Sicilian town unites for an ancient ritual: Making olive oil | Courthouse News Service
Friday, December 1, 2023 | Back issues
Courthouse News Service Courthouse News Service

Sicilian town unites for an ancient ritual: Making olive oil

In an age-old ritual, Italian towns can brim with country life when a good olive harvest arrives. Such was the picture this autumn in a Sicilian town where families spent their days together laying nets, climbing ladders and picking olives.

CASTELBUONO, Sicily (CN) — Dew, chilly breezes, morning mists, bouts of glowing sunshine, cloud-hooded mountains and the quiet sounds of olive pickers: These are the sensations at the end of a good – and long – olive harvest.

The harvest's been so fruitful this year black and green olives still dangle from many trees even though the season is usually over by this time in December.

The olive harvest is a crucial part of the backbone of Castelbuono, just as it is for much of the Mediterranean basin, the birthplace of olive oil.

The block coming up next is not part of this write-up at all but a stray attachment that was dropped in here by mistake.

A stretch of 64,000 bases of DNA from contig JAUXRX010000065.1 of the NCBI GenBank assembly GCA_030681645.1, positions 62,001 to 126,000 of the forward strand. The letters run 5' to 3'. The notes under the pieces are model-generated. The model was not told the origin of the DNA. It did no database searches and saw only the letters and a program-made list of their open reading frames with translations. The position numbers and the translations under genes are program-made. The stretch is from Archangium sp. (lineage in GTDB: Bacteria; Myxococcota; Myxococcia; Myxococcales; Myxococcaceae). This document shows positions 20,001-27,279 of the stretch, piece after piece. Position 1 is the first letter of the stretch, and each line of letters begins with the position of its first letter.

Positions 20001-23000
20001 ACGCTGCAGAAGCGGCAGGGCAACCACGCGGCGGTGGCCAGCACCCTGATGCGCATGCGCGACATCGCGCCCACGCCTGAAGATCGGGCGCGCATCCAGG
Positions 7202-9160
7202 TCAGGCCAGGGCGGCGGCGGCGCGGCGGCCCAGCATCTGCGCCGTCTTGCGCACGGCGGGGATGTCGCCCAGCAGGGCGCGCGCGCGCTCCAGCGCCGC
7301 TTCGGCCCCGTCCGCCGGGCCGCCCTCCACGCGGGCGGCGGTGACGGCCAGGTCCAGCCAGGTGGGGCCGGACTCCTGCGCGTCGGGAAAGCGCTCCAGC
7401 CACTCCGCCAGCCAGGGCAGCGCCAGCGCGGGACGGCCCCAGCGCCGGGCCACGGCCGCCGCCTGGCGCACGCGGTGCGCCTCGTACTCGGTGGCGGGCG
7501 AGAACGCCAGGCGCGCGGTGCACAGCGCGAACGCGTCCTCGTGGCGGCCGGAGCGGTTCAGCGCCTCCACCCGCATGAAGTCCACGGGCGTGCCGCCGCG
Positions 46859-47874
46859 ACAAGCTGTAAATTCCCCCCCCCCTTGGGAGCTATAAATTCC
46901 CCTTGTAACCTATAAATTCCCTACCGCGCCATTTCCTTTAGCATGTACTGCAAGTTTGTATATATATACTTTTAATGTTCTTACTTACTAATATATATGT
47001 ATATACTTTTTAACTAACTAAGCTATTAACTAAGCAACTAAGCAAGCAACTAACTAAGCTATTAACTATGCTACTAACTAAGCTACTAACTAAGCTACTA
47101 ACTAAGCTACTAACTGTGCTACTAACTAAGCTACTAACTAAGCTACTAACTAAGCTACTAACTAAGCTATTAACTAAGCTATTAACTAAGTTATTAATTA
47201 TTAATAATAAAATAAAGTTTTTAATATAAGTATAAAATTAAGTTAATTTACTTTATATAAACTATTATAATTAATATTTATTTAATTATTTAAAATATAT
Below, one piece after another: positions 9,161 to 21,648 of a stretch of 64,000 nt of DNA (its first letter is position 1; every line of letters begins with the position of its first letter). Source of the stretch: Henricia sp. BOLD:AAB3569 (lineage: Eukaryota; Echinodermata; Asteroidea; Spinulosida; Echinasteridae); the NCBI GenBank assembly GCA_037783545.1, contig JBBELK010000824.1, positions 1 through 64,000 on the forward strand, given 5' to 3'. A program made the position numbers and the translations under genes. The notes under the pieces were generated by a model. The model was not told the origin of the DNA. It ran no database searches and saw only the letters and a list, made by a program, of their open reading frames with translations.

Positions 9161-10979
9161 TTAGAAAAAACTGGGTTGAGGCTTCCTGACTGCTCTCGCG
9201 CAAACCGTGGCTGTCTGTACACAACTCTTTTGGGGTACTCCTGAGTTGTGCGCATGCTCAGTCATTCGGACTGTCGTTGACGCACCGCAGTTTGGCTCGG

And when a good season is at hand, people here in the Madonie Mountains of northern Sicily can seem to radiate with joy.

“When I close my eyes at night, all I can see are olives,” Rosario Cucco, a Castelbuono butcher, enthuses with child-like glee.

Many, if not most, families pick olives and take their hauls to mills where they wait contentedly for their golden-green olive oil to stream out from modern oil extraction machinery. During this time of year, conversations at stores and along streets often start and end with talk about olives: “Do you have any olives?” “Are you still picking olives?”

A variety of table olives are for sale at the town market in Castelbuono, Sicily, in November 2022. Olive harvests are a joyous time in Mediterranean towns like Castelbuono. (Cain Burdeau/Courthouse News)

At the height of the season – running from late October to mid-November – the countryside turns into a picture of community as families spend days together laying nets, climbing ladders, eating picnics and picking olives, often by hand just as has been done for generations.